When I woke up Sunday morning to ride the El train to the starting area downtown, the temperature was already 70 degrees at 5 a.m., three hours before the start of the race. Less than a half mile into the race, I was already working up a sweat. While watching for some of Chicago's distinctive landmarks such as the Board of Trade, the famous Chicago Theatre and the Chicago River in the early stages of the race, I was also on the lookout for temperature readings. Shortly into the race the first one I saw read 73 and another shortly thereafter read 77.

After getting the first few miles behind me, running a steady pace and staying hydrated became my orders of the day. Although the aid stations were crowded, I had no trouble getting both Gatorade and water. Some runners deeper in the pack said they didn't receive any fluids until around mile eight. After crossing the halfway point in front of the Sears Tower, I was already dreading the second half of the race with the heat bearing down. Near the United Center around mile 15 I noticed a shirt that read something to the effect of "the first third of the race is run with your legs. The second third of the race is run with your mind. The last third of the race is run with your heart." I liked the thought.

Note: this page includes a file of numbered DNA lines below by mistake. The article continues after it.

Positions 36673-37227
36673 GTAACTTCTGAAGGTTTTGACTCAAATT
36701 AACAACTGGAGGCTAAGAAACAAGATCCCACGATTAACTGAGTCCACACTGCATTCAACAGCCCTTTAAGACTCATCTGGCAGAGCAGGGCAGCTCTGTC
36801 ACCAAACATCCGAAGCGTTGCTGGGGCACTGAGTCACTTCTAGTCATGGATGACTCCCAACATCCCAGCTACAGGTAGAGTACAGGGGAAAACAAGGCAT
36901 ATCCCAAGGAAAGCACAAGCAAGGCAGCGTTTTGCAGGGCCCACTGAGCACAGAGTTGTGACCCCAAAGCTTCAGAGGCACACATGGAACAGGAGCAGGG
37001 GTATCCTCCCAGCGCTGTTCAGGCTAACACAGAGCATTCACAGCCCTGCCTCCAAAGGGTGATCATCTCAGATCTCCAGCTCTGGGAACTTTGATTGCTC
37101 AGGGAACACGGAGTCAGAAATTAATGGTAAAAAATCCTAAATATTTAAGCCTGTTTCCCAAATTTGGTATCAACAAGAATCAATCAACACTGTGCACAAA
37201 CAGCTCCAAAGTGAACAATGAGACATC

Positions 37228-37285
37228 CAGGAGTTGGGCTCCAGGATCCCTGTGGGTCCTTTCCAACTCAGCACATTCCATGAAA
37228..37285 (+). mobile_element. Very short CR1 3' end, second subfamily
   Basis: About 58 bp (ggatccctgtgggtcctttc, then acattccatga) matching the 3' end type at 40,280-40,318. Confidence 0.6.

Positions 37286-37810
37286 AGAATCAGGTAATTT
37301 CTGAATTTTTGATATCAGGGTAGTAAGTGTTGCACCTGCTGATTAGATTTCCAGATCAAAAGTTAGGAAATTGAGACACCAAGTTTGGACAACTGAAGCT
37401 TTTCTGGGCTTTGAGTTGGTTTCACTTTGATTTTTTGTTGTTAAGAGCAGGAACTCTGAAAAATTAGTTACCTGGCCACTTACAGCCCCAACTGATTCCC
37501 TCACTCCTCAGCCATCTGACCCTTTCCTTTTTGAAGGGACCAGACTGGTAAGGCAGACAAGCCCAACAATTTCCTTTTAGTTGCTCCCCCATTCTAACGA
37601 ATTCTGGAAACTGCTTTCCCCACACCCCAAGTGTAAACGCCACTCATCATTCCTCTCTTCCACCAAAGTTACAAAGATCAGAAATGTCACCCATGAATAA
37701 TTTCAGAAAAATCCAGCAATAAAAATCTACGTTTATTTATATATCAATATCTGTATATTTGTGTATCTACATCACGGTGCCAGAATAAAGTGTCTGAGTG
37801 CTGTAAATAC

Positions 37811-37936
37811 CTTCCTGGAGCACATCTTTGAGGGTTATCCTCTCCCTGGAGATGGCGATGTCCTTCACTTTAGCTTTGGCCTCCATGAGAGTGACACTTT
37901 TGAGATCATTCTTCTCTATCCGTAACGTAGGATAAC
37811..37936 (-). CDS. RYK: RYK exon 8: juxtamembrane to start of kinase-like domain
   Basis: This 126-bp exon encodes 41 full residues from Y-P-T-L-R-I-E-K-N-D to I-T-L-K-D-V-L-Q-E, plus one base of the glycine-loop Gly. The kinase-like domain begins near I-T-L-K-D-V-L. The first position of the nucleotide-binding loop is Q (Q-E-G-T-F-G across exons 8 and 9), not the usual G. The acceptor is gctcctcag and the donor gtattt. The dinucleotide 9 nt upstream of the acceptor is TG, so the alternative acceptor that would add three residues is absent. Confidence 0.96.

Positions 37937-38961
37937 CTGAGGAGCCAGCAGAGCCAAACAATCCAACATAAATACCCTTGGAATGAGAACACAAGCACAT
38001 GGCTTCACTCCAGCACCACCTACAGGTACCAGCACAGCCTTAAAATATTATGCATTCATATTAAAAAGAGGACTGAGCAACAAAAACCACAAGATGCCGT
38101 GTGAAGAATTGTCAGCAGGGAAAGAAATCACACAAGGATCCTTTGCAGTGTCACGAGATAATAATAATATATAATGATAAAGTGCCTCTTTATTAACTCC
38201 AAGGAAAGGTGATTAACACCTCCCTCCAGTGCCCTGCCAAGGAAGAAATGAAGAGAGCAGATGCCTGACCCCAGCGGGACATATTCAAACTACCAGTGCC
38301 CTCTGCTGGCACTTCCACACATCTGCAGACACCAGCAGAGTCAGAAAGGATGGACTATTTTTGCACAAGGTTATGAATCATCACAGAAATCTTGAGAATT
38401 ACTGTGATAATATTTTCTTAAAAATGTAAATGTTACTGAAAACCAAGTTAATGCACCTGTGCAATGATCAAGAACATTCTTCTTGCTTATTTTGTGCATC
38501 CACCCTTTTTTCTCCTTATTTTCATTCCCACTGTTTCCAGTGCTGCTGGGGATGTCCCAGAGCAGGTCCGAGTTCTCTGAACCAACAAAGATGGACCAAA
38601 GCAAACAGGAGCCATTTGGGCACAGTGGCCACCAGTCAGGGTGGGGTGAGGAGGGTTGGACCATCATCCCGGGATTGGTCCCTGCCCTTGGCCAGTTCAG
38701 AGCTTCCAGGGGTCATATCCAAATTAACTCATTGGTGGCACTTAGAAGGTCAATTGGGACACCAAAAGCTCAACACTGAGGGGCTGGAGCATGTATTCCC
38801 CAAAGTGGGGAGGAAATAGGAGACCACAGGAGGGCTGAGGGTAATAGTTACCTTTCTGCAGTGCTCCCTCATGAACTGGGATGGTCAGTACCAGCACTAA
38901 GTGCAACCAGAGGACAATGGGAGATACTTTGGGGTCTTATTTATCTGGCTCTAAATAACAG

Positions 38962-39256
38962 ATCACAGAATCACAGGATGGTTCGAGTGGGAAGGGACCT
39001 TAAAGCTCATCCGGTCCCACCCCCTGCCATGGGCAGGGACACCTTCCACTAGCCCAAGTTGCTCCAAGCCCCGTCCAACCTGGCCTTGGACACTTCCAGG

They say the real race in a marathon begins at mile 20. So how do you think I felt when I saw a temperature reading on a bank sign that read 91 degrees? Six miles to go with the sun bearing down. Where I could I ran the shade provided by the buildings that lined the streets. I'm also thankful for those spectators who provided runners with water and ice of their own accord.

After plodding along for the final six miles, I finally turned the last corner and with the finish line in sight I heard a firefighter or police officer yelling to the runners, urging them to walk, saying "The race has been cancelled." What did that mean, I wondered? Did I hear him right? Well, stubbornly I told myself I didn't run 26 miles to walk the final two-tenths. That's if you consider the pace I was going at that point actually running. So I decided to finish what I started and run the rest of the way in. And making that final turn is when I saw my first runner collapsed on the ground. Medics were tending to him, giving him water.